How extreme weather can act as a wake-up call for systemic transformation

Per Espen Stoknes, Director of the Center for Sustainability and Energy at the BI Norwegian Business School, member of the Club of Rome and co-author of Earth for All

The recent dramatic floods in Emilia Romagna, Italy, are yet another sign of the impact of climate change. We know these extreme whether events will become more and more frequent.

However, our brains are not wired to connect them with their cause: the climate breakdown driven by the slow build-up of invisible CO2 gas in the air. Psychology shows how we – especially in the rich world – avoid seeing the impacts that our current economic model have on the stability of our Earth.

Still, the science is clear. The climate is changing rapidly. Today our planet is 1.2°C hotter than in the early 1900s. If, or when, the 1.5C threshold is crossed we may risk irreversible collapse of ice-shelfs in Greenland and Antarctica. This may cause many meters of sea level rise. We can only imagine the devastating impacts in a country like Italy.

Evidence indicates that not just the climate, but six out of nine planetary boundaries that keep Earth’s life-supporting systems stable have been pushed into the high-risk zones of irreversible decline, driven by the wasteful ways we (particularly the richest 10%) produce and consume materials.

This should be enough for us all to pause and reset our economies. But psychologically we distance ourselves from the big picture, and automatically focus on the near, personal issues of today to just a few months ahead. 

There is no reason to surrender to cynicism or despair. Nor to denial or delays. Rather, we should look the problem into the eyes, and apply known solutions to reverse the drivers.

There is hope. The transition should be from an unhealthy economic system, that produces CO2, destroys nature, and worsens inequality, to a healthy and green economy, that reduces CO2, restores nature and promotes equity.

This is the central message of the book Earth for All: A Survival Guide for Humanity which I co-authored with a group of climate scientists and economic thinkers. It is a major source of inspiration for this year’s Green & Blue Festival.

We need, however, to upgrade our economic system now, in this decade. Nothing less than the fastest economic transition in history will allow us to ensure a good life for all on a relatively stable planet.

In Earth for All, we developed a system dynamic model with more than 700 carefully selected variables. We built on existing data and causal relationships from 1980-2020 and projected them until 2100. We then explored different scenarios to understand how different policies are likely to affect human well-being, societies, and Earth. We use it to answer questions like: what happens if we phase out fossil fuels quickly or slowly? What happens if we redistribute wealth more fairly? Or, what happens if we reduce the debt of low-income countries to support their energy transition?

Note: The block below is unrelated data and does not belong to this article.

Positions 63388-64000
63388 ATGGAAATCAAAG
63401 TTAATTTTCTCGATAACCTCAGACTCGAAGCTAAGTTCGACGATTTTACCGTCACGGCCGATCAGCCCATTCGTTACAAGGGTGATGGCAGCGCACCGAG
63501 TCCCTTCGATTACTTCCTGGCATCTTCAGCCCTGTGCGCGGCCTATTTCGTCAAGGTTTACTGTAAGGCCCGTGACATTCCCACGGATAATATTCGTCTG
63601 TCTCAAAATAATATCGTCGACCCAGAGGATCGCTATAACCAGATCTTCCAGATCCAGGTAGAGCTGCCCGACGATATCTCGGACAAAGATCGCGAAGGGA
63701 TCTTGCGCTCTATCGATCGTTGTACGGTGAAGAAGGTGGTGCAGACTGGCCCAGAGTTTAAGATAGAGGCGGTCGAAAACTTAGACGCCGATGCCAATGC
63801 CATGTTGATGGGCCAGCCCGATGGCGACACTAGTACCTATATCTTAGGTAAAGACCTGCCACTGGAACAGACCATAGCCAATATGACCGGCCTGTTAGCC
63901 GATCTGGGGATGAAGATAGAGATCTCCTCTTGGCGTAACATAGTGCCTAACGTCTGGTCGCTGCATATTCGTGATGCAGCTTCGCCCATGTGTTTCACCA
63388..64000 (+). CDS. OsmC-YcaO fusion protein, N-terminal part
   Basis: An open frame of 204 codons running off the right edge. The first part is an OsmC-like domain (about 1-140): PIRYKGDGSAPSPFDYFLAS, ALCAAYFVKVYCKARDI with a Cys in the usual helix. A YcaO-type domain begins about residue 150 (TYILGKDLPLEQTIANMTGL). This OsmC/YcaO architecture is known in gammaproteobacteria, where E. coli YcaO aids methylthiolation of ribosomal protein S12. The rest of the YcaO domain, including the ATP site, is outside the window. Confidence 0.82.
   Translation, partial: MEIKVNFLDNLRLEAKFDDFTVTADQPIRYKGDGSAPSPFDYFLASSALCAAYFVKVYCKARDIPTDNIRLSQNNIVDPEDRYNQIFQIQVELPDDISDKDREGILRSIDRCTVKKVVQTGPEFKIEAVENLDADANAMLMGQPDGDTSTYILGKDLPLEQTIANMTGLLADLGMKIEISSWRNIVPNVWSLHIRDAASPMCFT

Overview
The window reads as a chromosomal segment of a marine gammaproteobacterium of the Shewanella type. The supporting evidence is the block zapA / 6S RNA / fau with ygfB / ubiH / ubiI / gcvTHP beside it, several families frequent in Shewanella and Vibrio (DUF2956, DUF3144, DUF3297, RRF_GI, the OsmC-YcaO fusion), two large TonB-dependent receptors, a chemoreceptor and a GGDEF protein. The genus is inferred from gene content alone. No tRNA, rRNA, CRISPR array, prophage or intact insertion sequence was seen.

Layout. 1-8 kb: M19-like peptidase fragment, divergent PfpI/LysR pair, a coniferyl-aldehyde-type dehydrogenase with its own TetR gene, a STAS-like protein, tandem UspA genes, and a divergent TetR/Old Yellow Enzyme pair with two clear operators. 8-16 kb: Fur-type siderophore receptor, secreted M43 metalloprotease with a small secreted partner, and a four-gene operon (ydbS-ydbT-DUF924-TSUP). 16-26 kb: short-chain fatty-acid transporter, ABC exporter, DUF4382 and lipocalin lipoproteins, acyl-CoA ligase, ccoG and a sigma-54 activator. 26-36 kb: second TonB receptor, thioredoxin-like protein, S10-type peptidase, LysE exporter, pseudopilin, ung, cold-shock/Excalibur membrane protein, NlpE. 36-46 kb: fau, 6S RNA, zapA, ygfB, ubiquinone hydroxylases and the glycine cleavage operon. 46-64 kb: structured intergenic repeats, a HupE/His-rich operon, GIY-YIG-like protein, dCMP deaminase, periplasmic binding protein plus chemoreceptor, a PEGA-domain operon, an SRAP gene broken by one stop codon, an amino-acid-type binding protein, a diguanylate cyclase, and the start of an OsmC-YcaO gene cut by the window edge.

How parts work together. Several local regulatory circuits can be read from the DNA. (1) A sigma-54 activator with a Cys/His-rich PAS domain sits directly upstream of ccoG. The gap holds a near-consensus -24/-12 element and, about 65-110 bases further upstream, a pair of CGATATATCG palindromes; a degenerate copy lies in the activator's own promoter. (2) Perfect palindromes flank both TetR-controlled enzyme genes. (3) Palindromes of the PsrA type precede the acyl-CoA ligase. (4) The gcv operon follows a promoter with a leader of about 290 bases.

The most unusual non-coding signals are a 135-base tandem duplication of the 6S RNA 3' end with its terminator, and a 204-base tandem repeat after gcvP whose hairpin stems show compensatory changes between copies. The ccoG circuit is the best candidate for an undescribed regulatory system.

We then focused on a business as usual scenario, called Too Little Too Late, and a scenario called A Giant Leap. 

The Too Little Too Late scenario is essentially the road the world is on. Some progress in some areas, but not enough. In this scenario, we will cross the 2°C climate limit within a few decades and we destabilise the Earth. Future generations have to clean up our mess. 

The second scenario is the Giant Leap. We wanted to identify the smallest set of actions to reach as many Sustainable Development Goals as possible, whilst maintaining global temperature stable. We conclude that nothing less than the following five extraordinary “Turnarounds” are needed: 

  • – Ending poverty
  • – Addressing inequality
    – Achieving full gender equity
    – Transforming the food system and the way we eat
    – Transitioning to clean energy

In this scenario, poverty ends a generation earlier than in Too Little Too Late. We reach net zero CO2 emissions by 2050. The economic model everywhere is circular and regenerative. Material overconsumption is reined in. And we see a significant redistribution of wealth. This would reduce social tensions and see wellbeing rise in all world regions. Finally, wellbeing indicators replace GDP as the main compass of our economies. 

The Giant Leap scenario is no utopia, but something that can be achieved with political will and popular support. The investment needed is to move only 2-4% of our GDP per year to implement the turnarounds. Every country – including Italy – needs to tailor the turnarounds to its unique conditions. But now is the time to accelerate from small steps to a real leap. 

What are your thoughts on this? React and engage via Twitter @Earth4All_ or submit a blog post for consideration to 

This article gives the views of the author(s), and not the position of Earth4All or its supporting organisations. 

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